Researchers at Indian Institute of Technology (IIT) Madras have joined hands with the state unit of the National Health Mission (NHM) to prevent maternal and neonatal deaths and improve the overall health of newborn babies and their mothers by upskilling healthcare workers, the institute said in a statement recently.
IIT Madras used virtual reality, gaming technologies, cloud computing, artificial intelligence and machine learning to develop a ‘SmartNRP tool’, which will be used for training the Primary Health Centre (PHC) workers in Tamil Nadu. This will be scaled subsequently to other states in India where Neonatal Mortality Rate (NMR) is high.
In this initiative, the institute will focus on Neonatal Resuscitation Protocol (NRP), the global standard of first-aid techniques for newborn babies who are not breathing or crying.
Tamil Nadu NHM director Darez Ahamed on April 19 released the ‘SmartNRP project’ for upskilling rural healthcare workers and reducing the NMR in India. Ahamed also released the ‘SmartFHR project’ to reduce Maternal Mortality Rate (MMR). This project aims to monitor foetal health using smartphones anywhere and anytime without clinical assistants.
“If you look at infant mortality, the biggest contributor is NMR, which is death within 28 days of birth. Around 40 babies are lost every 1,000 births. We want to bring this down to single digit, and all these initiatives are towards this direction. We assure you that these tools will now be provided to the healthcare workers in delivery points, and we will also have special training points.”
Neonatal health and maternal health are crucial to increasing equity and reducing poverty in any country, which leads to solving large broader, economic, social and developmental challenges, IIT Madras said in a statement.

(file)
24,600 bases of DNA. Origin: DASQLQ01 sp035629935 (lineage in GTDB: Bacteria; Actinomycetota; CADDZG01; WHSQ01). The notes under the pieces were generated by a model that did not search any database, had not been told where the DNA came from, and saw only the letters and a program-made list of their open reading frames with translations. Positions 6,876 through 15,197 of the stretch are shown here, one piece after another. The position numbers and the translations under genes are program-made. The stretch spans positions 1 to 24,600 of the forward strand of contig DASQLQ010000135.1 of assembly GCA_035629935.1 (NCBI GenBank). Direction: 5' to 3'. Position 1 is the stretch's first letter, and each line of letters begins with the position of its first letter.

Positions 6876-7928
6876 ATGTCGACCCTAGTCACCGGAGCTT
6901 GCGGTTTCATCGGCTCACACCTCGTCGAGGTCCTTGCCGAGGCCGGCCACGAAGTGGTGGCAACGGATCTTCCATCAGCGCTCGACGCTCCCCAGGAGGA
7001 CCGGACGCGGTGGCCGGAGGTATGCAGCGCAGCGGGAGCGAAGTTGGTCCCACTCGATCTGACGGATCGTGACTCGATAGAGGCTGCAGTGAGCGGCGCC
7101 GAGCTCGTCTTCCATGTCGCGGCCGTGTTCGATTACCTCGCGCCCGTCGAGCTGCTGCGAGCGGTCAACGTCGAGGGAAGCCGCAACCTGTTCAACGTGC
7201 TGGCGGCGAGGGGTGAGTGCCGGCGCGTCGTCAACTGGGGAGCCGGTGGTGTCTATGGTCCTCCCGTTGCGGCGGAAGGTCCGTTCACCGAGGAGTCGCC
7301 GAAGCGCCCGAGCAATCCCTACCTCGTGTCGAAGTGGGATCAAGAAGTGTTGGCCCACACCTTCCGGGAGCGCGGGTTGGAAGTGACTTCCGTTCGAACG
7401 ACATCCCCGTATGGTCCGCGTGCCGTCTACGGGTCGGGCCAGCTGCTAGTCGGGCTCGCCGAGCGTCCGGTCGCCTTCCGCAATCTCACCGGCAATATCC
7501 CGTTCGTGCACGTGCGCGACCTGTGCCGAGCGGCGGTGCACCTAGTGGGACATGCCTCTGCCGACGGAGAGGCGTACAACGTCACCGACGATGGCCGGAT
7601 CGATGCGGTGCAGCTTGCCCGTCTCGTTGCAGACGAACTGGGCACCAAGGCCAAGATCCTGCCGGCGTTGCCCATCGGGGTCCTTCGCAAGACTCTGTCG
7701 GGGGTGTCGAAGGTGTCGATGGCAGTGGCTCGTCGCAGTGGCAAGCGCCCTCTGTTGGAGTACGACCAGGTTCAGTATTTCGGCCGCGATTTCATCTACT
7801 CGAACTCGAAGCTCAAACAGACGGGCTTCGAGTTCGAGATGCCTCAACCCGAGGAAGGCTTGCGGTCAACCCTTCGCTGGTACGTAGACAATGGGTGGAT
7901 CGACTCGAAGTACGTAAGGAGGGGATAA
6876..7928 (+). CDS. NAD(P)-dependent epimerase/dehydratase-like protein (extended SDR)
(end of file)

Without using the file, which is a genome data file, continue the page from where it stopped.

A team from Experiential Technology Innovation Centre (XTIC), a centre of excellence on virtual reality (VR) and haptics at IIT Madras, found that upskilling healthcare workers was a major challenge that India faced, specifically at the primary health centres in rural areas.
IIT Madras director V Kamakoti said, “We need to bring in technology that will be accessible to rural India and this technology is a step in that direction. This was one of the key learnings from the COVID-19 pandemic. I am sure VR will impact not only healthcare verticals but also other areas. There are lots of interesting ideas from IIT Madras research scholars and students. The Institute has a process by which an idea can be converted into a product and benefit the society at large.”
These projects are supported by Corporate Social Responsibility (CSR) initiatives of IndiaIdeas.com Limited (‘BillDesk’). This support was crucial in developing societal healthcare projects with positive grassroots impacts.
Thanking Billdesk, Mahesh Panchagnula, dean of Alumni and Corporate Relations at IIT Madras, said, “This is a classic case of how CSR should function. We are not buying today’s solutions but developing tomorrow’s training simulators. IIT Madras has been at the forefront of developing solutions in labs that Industry can commercialise, and society can benefit from.”
According to the IIT Madras research team that worked on this project, most technologies used for skill training of healthcare workers were currently imported and did not address the unique challenges of India’s skill training scalability, limited resources and dense population in rural settings.
“IIT Madras should also develop tools to train healthcare workers in various other areas such as treating accident victims, among numerous others. These tools prove that there are numerous other areas that VR can be utilised in. Tamil Nadu will use these tools to improve newborn health,” said the NHM director after launching the two projects. Telegraph